The grocer has now said it will close up to another 70 Argos stores as it relocates a further 80 into its supermarkets amid a wider overhaul of its estate over the next five years.
The group also announced it will close up to 15 large supermarkets and as many as 40 convenience stores, but will open around 10 big stores and some 110 convenience outlets.
It said the closures will cut costs by £500m over five years but warned cost-cutting will also impact first-half underlying profits by about £50m, with weather and higher marketing costs also taking their toll.
Details of the store plans came as the group announced a 0.2 per cent fall in like-for-like sales, excluding fuel, over its second quarter to September 21.
Sainsbury’s saw like-for-like sales fall in its second quarter despite “improved” sales momentum across all areas of the business.
The retailer said total retail sales excluding fuel were up 0.1 per cent in the 12 weeks to September 21, 2019. However, like-for-like sales excluding fuel were down 0.2 per cent.
The big four supermarket added that grocery sales had increased by 0.6 per cent. While general merchandise sales declined by 2 per cent and clothing sales increased by 3.3 per cent.
Mike Coupe, CEO of Sainsbury’s, said: “Sales momentum was stronger in all areas and we further improved our performance relative to our competitors, particularly in grocery.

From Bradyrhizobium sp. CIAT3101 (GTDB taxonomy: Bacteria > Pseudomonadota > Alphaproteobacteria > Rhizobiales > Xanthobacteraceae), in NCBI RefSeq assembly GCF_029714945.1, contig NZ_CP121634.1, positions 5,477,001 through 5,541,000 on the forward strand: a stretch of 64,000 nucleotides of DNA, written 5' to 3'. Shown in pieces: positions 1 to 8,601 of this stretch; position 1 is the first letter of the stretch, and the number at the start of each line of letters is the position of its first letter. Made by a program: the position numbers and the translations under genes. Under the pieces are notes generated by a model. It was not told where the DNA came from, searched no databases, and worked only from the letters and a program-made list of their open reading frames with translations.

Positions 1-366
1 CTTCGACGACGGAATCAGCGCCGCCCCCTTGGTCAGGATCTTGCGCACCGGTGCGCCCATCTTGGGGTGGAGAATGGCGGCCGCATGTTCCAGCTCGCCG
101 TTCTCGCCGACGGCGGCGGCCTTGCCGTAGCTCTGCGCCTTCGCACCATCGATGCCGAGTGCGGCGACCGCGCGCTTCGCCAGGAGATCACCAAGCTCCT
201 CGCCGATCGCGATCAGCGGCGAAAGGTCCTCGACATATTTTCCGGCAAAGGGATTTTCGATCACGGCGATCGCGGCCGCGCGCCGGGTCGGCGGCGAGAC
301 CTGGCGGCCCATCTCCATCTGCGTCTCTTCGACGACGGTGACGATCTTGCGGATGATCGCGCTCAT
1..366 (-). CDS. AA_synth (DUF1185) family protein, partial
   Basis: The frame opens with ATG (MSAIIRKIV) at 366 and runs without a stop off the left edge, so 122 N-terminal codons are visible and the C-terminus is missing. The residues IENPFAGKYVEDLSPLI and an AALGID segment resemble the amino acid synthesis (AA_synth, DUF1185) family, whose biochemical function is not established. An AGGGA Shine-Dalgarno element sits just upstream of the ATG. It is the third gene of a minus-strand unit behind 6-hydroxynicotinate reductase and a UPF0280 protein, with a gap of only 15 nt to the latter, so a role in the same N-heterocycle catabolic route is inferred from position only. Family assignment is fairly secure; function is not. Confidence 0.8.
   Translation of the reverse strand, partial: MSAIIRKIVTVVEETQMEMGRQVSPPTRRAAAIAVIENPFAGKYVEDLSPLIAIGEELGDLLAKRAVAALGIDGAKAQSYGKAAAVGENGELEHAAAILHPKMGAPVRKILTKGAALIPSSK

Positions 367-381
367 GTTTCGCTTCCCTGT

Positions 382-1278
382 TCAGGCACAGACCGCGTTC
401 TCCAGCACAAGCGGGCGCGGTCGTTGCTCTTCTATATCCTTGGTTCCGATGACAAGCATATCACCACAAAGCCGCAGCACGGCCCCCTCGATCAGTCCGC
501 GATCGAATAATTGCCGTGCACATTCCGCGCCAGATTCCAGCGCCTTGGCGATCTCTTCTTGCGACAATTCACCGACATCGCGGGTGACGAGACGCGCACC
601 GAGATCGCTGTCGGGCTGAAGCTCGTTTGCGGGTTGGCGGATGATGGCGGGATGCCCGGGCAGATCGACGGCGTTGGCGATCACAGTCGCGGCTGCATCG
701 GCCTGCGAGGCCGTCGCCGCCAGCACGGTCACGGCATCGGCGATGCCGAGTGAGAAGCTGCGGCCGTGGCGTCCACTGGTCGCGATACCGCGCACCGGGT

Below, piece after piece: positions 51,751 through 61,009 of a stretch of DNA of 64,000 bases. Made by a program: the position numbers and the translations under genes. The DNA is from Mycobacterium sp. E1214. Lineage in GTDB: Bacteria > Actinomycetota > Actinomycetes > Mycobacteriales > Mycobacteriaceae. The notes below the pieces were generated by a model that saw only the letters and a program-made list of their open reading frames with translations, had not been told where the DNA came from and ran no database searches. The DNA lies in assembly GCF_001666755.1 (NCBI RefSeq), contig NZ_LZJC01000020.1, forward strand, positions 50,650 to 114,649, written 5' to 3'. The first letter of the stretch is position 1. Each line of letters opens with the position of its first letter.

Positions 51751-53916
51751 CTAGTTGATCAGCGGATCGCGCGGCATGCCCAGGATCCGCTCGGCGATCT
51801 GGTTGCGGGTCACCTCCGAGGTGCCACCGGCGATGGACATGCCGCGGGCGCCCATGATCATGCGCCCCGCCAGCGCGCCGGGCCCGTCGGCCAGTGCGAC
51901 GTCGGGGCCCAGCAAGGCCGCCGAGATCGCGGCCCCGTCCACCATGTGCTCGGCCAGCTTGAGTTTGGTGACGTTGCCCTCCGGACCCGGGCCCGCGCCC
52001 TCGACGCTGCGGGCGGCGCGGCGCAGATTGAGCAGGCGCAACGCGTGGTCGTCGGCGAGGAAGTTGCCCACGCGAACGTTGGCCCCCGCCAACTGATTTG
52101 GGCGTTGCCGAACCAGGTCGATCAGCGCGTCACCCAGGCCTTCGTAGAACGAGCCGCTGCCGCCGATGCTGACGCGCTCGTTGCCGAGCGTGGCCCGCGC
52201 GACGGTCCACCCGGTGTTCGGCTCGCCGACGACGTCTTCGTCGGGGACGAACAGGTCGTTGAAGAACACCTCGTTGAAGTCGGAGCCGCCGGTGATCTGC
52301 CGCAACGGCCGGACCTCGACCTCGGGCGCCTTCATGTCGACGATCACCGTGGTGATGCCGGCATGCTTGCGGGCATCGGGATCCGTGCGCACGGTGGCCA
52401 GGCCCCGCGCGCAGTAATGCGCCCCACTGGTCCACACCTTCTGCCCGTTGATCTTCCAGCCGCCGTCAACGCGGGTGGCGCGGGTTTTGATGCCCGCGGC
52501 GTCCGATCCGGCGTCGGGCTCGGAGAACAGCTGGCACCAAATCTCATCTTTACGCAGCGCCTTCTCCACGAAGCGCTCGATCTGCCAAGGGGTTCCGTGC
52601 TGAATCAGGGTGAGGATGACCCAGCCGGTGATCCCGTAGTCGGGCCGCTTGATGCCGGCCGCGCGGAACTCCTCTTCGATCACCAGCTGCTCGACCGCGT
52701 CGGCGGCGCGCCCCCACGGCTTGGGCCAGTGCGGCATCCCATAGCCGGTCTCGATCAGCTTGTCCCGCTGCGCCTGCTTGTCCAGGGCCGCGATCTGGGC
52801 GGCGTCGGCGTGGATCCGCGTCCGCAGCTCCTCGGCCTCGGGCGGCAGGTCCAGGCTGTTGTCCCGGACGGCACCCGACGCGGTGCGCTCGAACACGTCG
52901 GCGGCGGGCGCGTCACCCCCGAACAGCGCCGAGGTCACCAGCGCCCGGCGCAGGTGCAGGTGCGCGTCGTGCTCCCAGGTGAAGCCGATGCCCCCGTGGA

“We have focused on reducing prices on every day food and grocery products and expanding our range of value brands, which have been very popular with customers.
“At the same time, we are investing significantly in our supermarkets, driving consistent improvements to service and availability.
“Argos continued to grow market share in key categories, but sales were impacted by reduced promotional activity and the timing of new product releases in gaming and toys.
“Clothing sales were boosted by clearance activity and strong online growth and Tu continued to grow market share. Financial Services sales were in line with expectations.”
The grocer said it expects first half underlying pre-tax profit to reduce by around £50m year-on-year due to the combined impacts of the phasing of cost savings, unseasonal weather against a strong comparative period last year and higher marketing costs.
However, in the second half Sainsbury’s expects to benefit from the annualisation of last year’s staff wage increase and a normalisation of marketing costs and weather comparatives.
“Therefore, while retail markets remain highly competitive and the consumer outlook remains uncertain, we remain on track to deliver full year 2019/20 underlying profit before tax in line with consensus expectations,” Sainsbury’s said in a statement.